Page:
The IRS website indicates that this problem can be resolved by entering a zero when posting the taxpayer’s prior year AGI. Apparently, the IRS does not try to reconcile the AGIs if a taxpayer indicates they did not have AGI in the prior year.

If your 2020 return has not been processed... | Internal Revenue Service (irs.gov)

IRS Operations During COVID-19: Mission-critical functions continue | Internal Revenue Service

TAC Special Saturday – No Appointment Necessary April 9

Do you have a client who could benefit from an in-person discussion with the IRS?

The IRS has announced that Taxpayer Assistance Centers in Austin, Dallas, Houston, San Antonio and select locations in other states will be open this Saturday, April 9, 9 a.m. to 4 p.m., for face-to-face help.

“We are inviting anyone who wants or needs some assistance to stop by,” said IRS Wage & Investment Division Commissioner and Taxpayer Experience Officer Ken Corbin. “We designed these extra weekend hours to make it easier for taxpayers to resolve an issue, inquire about their account or work with the IRS if they have an obligation they cannot meet. Whatever the case, face-to-face help will be available on this special day without an appointment.”

Taxpayers can ask about reconciling advance Child Tax Credit or third round Economic Impact Payments or inquire about various other services available while at an IRS office. If assistance from IRS employees specializing in these services is not available, the individual will receive a referral for these services. IRS staff will schedule appointments for a later date for deaf or hard of hearing individuals who need sign language interpreter services. Foreign language interpreters will be available.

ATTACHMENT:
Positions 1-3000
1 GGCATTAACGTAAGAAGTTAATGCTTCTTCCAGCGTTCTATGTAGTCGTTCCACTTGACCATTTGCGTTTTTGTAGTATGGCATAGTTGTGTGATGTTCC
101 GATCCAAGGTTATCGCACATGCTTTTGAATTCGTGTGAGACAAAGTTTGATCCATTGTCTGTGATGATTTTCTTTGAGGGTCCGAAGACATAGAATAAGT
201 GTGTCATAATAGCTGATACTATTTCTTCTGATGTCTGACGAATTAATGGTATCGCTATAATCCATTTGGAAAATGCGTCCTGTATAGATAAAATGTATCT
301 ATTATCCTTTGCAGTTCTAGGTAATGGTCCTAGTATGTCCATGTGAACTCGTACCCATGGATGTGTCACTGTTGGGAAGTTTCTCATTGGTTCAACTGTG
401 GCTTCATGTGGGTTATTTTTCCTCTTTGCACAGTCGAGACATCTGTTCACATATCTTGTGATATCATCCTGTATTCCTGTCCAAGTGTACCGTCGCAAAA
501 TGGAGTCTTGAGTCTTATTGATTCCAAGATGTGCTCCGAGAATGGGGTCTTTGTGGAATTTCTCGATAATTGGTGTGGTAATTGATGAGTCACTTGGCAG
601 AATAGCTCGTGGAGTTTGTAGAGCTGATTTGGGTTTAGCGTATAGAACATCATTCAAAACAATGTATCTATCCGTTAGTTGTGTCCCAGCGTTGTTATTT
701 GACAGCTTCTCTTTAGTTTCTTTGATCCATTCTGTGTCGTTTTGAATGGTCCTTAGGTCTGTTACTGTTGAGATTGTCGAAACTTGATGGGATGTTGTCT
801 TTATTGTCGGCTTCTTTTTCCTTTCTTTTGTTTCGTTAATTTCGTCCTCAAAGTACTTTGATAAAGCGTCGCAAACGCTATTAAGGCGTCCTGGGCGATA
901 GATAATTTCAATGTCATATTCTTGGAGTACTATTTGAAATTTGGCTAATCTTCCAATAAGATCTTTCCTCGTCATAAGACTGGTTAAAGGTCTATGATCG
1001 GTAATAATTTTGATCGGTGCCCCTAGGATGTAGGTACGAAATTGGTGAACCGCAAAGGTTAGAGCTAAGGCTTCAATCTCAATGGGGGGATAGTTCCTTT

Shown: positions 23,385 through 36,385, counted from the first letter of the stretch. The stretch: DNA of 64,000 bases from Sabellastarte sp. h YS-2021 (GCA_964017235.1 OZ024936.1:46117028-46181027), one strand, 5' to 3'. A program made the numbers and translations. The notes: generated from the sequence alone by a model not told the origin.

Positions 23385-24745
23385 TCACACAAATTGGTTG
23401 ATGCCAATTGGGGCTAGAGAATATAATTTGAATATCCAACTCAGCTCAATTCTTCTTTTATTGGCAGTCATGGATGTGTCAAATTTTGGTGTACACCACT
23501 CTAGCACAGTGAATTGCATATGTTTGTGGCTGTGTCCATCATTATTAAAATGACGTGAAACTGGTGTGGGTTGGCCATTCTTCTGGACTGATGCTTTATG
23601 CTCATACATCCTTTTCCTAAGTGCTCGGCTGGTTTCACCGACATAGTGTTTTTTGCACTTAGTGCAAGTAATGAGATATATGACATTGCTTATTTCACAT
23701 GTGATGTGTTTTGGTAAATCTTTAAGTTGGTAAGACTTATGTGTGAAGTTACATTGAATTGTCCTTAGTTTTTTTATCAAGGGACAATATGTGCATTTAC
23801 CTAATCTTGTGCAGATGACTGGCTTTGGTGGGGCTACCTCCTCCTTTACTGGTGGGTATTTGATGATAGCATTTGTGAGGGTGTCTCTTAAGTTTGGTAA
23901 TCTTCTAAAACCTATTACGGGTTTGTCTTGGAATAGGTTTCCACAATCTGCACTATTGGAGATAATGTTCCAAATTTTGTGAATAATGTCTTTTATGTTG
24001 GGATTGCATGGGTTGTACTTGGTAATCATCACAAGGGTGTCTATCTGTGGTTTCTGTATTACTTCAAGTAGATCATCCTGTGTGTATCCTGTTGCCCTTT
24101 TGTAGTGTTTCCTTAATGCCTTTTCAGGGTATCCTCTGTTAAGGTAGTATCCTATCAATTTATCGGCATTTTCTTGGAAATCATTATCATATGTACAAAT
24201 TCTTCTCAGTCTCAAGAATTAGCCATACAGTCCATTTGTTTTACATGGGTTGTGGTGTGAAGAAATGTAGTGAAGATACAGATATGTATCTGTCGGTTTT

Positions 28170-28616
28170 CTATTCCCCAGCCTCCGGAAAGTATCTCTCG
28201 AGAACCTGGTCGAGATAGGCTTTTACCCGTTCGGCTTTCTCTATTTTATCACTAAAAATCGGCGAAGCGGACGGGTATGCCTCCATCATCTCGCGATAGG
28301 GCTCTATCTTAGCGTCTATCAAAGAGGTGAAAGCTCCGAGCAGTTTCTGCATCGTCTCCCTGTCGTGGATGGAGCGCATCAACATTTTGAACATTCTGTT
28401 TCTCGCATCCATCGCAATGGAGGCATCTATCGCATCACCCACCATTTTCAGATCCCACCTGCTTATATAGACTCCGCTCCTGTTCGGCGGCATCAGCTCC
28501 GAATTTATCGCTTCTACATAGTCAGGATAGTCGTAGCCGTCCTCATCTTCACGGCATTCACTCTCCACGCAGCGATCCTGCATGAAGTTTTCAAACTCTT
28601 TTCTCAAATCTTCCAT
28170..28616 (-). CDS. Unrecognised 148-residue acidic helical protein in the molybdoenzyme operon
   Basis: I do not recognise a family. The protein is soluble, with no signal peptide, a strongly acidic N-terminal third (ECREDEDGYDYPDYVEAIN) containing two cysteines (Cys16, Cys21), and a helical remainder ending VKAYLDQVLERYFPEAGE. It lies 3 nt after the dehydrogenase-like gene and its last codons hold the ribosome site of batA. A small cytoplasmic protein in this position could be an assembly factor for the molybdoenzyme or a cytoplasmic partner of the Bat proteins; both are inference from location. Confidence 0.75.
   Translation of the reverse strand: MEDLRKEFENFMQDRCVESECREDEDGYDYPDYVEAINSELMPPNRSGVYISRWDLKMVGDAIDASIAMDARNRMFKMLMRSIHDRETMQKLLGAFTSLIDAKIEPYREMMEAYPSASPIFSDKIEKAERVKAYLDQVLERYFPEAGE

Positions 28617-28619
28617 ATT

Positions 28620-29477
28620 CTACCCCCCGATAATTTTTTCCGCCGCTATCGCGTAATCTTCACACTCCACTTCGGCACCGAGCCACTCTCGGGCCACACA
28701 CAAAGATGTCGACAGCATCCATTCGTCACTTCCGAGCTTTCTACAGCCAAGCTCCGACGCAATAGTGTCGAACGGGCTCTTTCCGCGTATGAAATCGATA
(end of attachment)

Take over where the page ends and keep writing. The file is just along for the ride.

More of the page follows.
Taxpayers can also make payments by check or money order at this time. The IRS will not accept cash.

The IRS urges individuals to bring the following information:

  • Current government-issued photo identification
  • Social Security cards and/or ITINs for members of their household, including spouse and dependents (if applicable)
  • Any IRS letters or notices received and related tax and financial documents

During the visit, IRS staff may also request the following information:

  • A current mailing address, and
  • Bank account information, to receive payments or refunds by Direct Deposit.

Face masks and social distancing are required.

President Biden’s Proposed Tax Increases

By Tom Ochsenschlager, J.D., CPA

President Joe Biden submitted his 2023 budget to Congress on March 28. The proposed budget includes several significant tax increases with the stated intent of reducing the federal deficit by $1 trillion over 10 years.

It does not appear likely that this ambitious budget proposal will pass in the Senate. It is not expected that any Republicans will support the proposal and Senator Joe Manchin, a pivotal Democrat from West Virginia, has announced that he will not vote in favor of the budget. Given that the Senate is evenly split, efforts to pass the president’s fiscal wish list will face challenges to gain traction. However, that said, it is often the case that one or more of the specific proposals in an unpopular bill are introduced in the future to pay for more popular legislation.

The documents supporting the proposed legislation are several hundred pages long. The following are some of the more important proposals.

Individual Tax Matters

The budget would impose a 20% minimum tax on taxpayers with a net wealth of more than $100 million total income. For this purpose, net wealth would include unrealized appreciation on capital assets held by the taxpayer. The portion of the minimum tax paid on the unrealized appreciation of capital assets would be available as a tax credit when the capital asset gain is realized. Critics say implementation would be complex and raise concerns about the proposed provision, including legal challenges and an overburdened IRS to enforce such a law.

The top rate for individuals would be increased to 39.6% for those married filing a joint return with more than $450,000 in income and singles with income more than $400,000.

Limitations on Capital Gains